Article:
The evangelical internet has been in a state of moderate agitation the past couple of days in response to a sermon by John Piper in which he touches on the relationship between “faith” and “feeling.”
I have no intention of entering that particular conversation. But it does provide an occasion for addressing an issue of profound theological significance and pastoral relevance, namely, the nature of Christian assurance and the context within which we may expect such assurance to flourish.
Christian teaching on assurance is rather expansive in nature. Its dimensions are as broad and long, and as high and deep, as the triune God himself (Eph 1:17-19; 3:17-19). Our assurance has an eternal root in the Father’s eternal love for unworthy sinners, a love in which he appointed his Son to be the redeemer and head of the elect “before the foundation of the world” (Eph 1:4-5), a love in which he granted us grace “in Christ Jesus before the ages began” (2 Tim 1:9). Our assurance, furthermore, is grounded in the solid redemptive-historical foundation of the Son’s redeeming love, whereby he purchased for us every blessing of salvation through his blood, and whereby he bestows those blessings upon us, along with the faith that enables us to receive them, from his exalted place at the Father’s right hand (Eph 1:7, 20-23; 2:8-9; 3:17; 4:10; 1 Tim 1:14). The fruits of the Father’s electing love and of the Son’s redeeming love come to us by means of the Holy Spirit’s indwelling love, as the Spirit pours God’s love into our hearts, causing us to rejoice in hope of the glory of God (Rom 5:2, 5).
The Spirit creates, confirms, and strengthens saving faith in us through the ministry of Word and Sacrament (Eph 1:13; 5:26). This saving faith is sometimes weak (Mark 9:24) and sometimes strong (Ps 34:2). Sometimes saving faith abounds in fruits of joy and peace (Rom 15:13). Other times it suffers great trouble (John 12:22) and even senses divine abandonment (Ps 22:1; Mark 15:34). A living faith is a living organism that begins as a seed, flourishes and flounders along the way, and only at last receives in full the blessed object on which it rests and in which it hopes, Jesus Christ our Lord (1 Pet 1:3-9).
Shepherding the faithful, who inevitably struggle with assurance, requires familiarity with the full scope of Christian teaching on assurance in its trinitarian breadth and length and height and depth. It also requires facility with the full set of means that God has given his church to cultivate assurance, preeminently the ministry of Word and Sacrament. Central to the former is the necessity of understanding the relationship between Christ’s work for us in his death, resurrection, heavenly session, and second coming and the Spirit’s work within us in creating, confirming, and cultivating faith (on this, see James Buchanan, The Doctrine of Justification, chap. 15). Central to the latter is the necessity of understanding the relationship between the means whereby the Spirit produces and strengthens faith (i.e., the ministry of Word and Sacrament) and the products that ordinarily follow the faithful use of those means (i.e., faith, assurance, joy, peace, etc.).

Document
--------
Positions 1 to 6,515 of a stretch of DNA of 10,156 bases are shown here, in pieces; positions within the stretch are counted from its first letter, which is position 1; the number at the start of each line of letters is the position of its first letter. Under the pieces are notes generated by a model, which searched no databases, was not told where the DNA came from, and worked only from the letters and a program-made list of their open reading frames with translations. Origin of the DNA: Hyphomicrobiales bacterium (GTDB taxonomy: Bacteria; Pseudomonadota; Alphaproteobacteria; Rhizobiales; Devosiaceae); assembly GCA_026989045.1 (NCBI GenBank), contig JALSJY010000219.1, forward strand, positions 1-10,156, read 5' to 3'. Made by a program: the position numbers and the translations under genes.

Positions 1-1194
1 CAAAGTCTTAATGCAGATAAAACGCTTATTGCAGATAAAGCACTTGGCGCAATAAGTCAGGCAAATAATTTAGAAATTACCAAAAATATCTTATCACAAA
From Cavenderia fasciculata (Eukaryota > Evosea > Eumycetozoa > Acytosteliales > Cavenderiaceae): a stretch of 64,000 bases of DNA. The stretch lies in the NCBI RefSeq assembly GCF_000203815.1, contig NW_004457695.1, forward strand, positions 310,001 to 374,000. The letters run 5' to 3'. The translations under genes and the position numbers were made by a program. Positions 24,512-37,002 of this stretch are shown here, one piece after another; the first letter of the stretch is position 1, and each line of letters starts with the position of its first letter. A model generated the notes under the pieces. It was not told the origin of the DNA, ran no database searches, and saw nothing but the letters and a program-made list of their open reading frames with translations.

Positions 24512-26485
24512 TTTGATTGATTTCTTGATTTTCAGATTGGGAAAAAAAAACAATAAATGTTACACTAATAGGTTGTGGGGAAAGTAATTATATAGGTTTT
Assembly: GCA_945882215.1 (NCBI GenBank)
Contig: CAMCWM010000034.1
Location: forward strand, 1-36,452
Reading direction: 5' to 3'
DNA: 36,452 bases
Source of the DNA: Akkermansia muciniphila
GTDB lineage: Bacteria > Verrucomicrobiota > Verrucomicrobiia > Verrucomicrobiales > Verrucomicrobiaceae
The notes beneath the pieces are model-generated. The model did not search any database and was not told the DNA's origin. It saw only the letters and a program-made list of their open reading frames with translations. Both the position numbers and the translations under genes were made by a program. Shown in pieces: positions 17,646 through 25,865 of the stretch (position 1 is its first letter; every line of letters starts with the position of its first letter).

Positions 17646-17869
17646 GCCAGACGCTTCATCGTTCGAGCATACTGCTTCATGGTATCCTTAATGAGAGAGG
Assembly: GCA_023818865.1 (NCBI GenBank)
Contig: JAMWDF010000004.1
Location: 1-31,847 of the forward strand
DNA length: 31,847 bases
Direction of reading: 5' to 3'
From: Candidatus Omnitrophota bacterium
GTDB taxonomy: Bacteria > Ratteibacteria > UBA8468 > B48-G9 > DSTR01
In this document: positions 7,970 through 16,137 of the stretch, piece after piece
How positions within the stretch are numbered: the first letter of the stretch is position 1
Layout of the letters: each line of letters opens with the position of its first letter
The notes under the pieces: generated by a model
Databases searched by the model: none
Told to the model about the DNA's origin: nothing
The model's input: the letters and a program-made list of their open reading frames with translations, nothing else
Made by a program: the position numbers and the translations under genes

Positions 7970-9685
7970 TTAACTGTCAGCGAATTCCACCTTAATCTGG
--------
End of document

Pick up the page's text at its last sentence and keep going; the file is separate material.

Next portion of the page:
We cannot cultivate Christian assurance among God’s people simply by means of correct teaching about faith and assurance, or by means of correct teaching about the joy and peace that accompany believing. Why not? Because faith and assurance, as well as the joy and peace that accompany believing, are downstream from the realities that constitute the fountain of Christian assurance, i.e., the Father’s eternal love and the Son’s redeeming love. (Put in dogmatic idiom, the realities of ordo salutis are downstream from the realities of pactum salutis and historia salutis.) Moreover, the means whereby the Spirit creates and cultivates faith and assurance lie outside of faith and outside of our subjective experience of assurance: in the faithful preaching of the Word and the faithful administration of the Sacraments (Rom 10:17; Gal 3:2).
This does not mean that the joy and peace that ordinarily accompany faith, or the life of good works that necessarily grows out of faith, contribute nothing to our assurance. Quite the contrary (2 Pet 1:3-11). But these realities contribute to our assurance when we recognize them as fruits rather than roots of God’s saving grace and when we see them as products that follow from attending to the external and ordinary means of grace rather than treating them as requisites for producing that grace.
When a lake is cut off from its spring, it will soon dry up. When a room’s windows are never opened, it will soon begin to smell stale. So too, when our teaching on faith and assurance is not set within a broader context of teaching about God’s triune work of salvation and within a faithful ministry of the external and ordinary means of grace, such teaching may not well serve the production of faith and assurance in God’s people.
Conversely, when we find our faith weak and our assurance wanting, we need only look up to the right hand of the Father, where Jesus Christ our righteousness sits, and out to the hand that holds forth the bread and the wine in Jesus’ name. Looking up, looking out: from there the Spirit flows, from there our faith and assurance grow. “Faith comes from hearing, and hearing through the word of Christ” (Rom 10:17).
UPDATE: Patrick Ramsey posted a helpful thread summarizing John Ball on the relationship between faith and feeling. See here.